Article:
While some Christian politicians are celebrating election victory, others are inevitably dealing with a more difficult outcome.
Long-standing Labour MP for East Ham Stephen Timms, chair of Christians on the Left, increased his massive majority – previously the largest in Parliament – winning 78 per cent of the vote.
Douglas Alexander, the shadow foreign secretary in the last Parliament, was one of Labour's casualties to the SNP, losing to 20-year-old Mhairi Black in Paisley and Renfrewshire South
Liberal Democrat Simon Hughes, who has been the MP in Bermondsey and Old Southwark for the last 32 years, lost his seat to fellow Christian, Labour's Neil Coyle.
Catholic Jim Murphy, leader of the Labour Party in Scotland, also lost his seat to the SNP. He said he would stay on as leader and stand for Holyrood in 2016.
Liberal Democrat Tim Farron, vice-chair of Christians in Parliament, retained his seat in Westmorland and Lonsdale. It is widely speculated that could be the next leader of the party. He was president of the Liberal Democrats between 2011 and 2014.
Conservative Nicky Morgan was re-elected with 50 per cent of the vote, and is set to keep her role as Education Secretary in David Cameron's new cabinet. Read about her Christian faith here.
New Christians on the block
Among the new Conservative MPs are Caroline Ansell in Eastbourne and Willingdon, Michael Tomlinson in Mid Dorset and North Poole and Alan Mak in Havant, who is also the first ever MP of ethnic Chinese origin.
The new Labour contingent includes Rachel Maskell in York Central and Cat Smith in Lancaster and Fleetwood. Labour's Dawn Butler has returned to Parliament (having lost her seat in 2010), winning 62 per cent of the vote in Brent Central.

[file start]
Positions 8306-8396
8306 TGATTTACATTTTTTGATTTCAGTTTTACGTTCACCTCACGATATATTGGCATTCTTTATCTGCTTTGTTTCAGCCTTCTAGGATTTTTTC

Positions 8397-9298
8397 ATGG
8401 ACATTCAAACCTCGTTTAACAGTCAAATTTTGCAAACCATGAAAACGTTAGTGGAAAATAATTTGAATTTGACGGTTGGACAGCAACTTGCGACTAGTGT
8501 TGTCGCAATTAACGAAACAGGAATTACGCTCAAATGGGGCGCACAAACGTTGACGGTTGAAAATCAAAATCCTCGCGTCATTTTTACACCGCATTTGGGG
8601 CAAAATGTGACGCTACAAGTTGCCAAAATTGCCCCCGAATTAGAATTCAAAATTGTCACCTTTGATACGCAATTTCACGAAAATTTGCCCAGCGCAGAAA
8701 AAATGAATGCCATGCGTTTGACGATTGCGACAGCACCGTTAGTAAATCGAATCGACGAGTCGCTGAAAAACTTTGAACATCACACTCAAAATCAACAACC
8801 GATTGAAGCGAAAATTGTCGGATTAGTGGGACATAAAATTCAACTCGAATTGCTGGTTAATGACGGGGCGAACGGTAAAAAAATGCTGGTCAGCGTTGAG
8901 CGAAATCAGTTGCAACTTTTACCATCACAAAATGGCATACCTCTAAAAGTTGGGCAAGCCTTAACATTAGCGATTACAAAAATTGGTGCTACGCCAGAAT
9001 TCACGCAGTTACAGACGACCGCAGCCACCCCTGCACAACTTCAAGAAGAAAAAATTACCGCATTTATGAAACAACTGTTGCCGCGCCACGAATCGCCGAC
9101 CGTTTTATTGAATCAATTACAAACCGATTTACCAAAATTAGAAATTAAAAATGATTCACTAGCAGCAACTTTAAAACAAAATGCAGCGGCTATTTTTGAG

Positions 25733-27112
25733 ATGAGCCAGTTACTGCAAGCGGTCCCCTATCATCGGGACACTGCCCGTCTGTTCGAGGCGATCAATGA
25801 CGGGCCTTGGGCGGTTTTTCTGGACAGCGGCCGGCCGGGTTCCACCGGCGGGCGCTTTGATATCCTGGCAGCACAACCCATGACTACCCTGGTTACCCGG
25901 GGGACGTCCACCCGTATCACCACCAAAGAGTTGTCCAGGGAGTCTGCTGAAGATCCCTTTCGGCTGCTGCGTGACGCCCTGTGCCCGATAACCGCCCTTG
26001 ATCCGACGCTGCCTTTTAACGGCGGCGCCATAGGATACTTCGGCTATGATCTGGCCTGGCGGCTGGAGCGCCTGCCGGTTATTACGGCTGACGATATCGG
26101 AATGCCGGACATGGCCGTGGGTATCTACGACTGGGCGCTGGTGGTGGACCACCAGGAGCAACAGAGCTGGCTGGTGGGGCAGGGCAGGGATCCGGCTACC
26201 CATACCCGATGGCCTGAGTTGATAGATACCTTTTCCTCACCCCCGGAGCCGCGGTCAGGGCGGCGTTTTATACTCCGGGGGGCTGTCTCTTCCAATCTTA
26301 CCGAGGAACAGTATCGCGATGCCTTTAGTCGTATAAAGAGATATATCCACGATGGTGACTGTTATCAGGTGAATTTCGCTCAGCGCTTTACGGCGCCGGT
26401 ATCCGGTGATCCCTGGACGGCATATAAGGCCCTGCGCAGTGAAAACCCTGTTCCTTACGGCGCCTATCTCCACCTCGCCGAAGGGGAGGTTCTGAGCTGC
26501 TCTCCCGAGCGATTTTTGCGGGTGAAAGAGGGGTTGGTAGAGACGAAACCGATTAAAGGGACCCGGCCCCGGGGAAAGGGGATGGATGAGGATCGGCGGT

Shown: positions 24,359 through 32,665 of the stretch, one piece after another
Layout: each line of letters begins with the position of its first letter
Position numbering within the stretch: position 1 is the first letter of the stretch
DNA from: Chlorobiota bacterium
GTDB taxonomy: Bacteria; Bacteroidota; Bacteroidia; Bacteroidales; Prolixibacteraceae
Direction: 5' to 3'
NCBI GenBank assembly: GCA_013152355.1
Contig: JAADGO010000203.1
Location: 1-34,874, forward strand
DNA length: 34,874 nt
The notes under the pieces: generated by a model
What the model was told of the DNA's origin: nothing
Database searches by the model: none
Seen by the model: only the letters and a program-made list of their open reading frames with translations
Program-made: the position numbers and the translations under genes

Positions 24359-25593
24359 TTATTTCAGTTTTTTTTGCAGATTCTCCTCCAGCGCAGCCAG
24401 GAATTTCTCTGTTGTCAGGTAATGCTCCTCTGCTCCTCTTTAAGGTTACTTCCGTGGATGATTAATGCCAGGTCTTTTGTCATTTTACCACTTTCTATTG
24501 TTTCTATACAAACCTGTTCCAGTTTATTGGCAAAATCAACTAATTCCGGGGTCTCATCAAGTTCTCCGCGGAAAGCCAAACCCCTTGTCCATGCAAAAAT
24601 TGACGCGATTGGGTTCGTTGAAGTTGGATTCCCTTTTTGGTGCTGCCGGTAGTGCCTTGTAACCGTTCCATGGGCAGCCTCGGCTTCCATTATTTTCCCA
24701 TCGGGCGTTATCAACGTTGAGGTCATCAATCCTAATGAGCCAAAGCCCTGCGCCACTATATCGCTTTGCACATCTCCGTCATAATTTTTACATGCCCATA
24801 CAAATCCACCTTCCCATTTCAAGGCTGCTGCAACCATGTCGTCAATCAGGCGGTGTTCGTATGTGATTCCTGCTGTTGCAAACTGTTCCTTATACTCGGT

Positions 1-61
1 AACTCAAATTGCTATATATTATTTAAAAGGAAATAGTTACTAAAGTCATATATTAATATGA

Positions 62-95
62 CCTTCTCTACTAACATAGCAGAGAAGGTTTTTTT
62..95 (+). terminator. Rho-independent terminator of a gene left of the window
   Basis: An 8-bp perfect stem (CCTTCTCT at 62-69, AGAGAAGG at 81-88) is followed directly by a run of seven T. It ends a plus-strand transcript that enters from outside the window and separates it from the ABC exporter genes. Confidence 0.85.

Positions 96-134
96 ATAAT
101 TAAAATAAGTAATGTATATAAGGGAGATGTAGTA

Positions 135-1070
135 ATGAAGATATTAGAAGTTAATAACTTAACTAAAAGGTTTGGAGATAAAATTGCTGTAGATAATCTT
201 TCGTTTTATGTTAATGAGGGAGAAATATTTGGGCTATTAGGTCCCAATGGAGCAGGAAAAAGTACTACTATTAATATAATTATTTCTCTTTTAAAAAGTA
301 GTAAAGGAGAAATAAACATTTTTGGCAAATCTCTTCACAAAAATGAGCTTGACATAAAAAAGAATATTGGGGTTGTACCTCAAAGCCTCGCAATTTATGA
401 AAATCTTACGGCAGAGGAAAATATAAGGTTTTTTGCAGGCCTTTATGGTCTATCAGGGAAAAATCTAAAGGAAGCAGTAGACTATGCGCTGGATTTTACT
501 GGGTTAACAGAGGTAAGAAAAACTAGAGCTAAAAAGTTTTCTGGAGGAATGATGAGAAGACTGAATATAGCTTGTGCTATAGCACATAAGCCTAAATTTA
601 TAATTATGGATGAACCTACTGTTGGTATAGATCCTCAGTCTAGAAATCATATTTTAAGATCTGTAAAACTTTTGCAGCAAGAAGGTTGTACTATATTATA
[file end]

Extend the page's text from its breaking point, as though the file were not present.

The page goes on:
Carol Monaghan is one of the 50 new SNP MPs in Westminster. She won 55 per cent of the vote in Glasgow North West.
The DUP's Gavin Robinson beat fellow Christian Naomi Long of the Alliance Party in Belfast East, winning 49 per cent of the vote. Tom Elliott, leader of the Ulster Unionist Party from 2010-2012 and member of the Northern Irish Assembly since 2003, won his seat in Fermanagh and South Tyrone, with 46 per cent of the vote.
David Burrowes, co-founder and chairman of the Conservative Christian Fellowship (CCF) who led the Conservative rebellion on same-sex marriage, retained his seat in Enfield, Southgate.
Gary Streeter retained his seat in South West Devon, winning 57 per cent of the vote. He is chair of Christians in Parliament so more vocal about attendance at Christian events than some.
Andrew Selous, former chairman of the CCF, retained his seat in South West Bedfordshire. Stephen Crabb, the Secretary of State for Wales since 2014, retained his seat in Preseli Pembrokeshire, winning 40 per cent of the vote. Crabb began his political career as a graduate on the CARE Leadership Programme (Christian Action Research and Education) – an initiative which offers young Christians placements in the public sphere.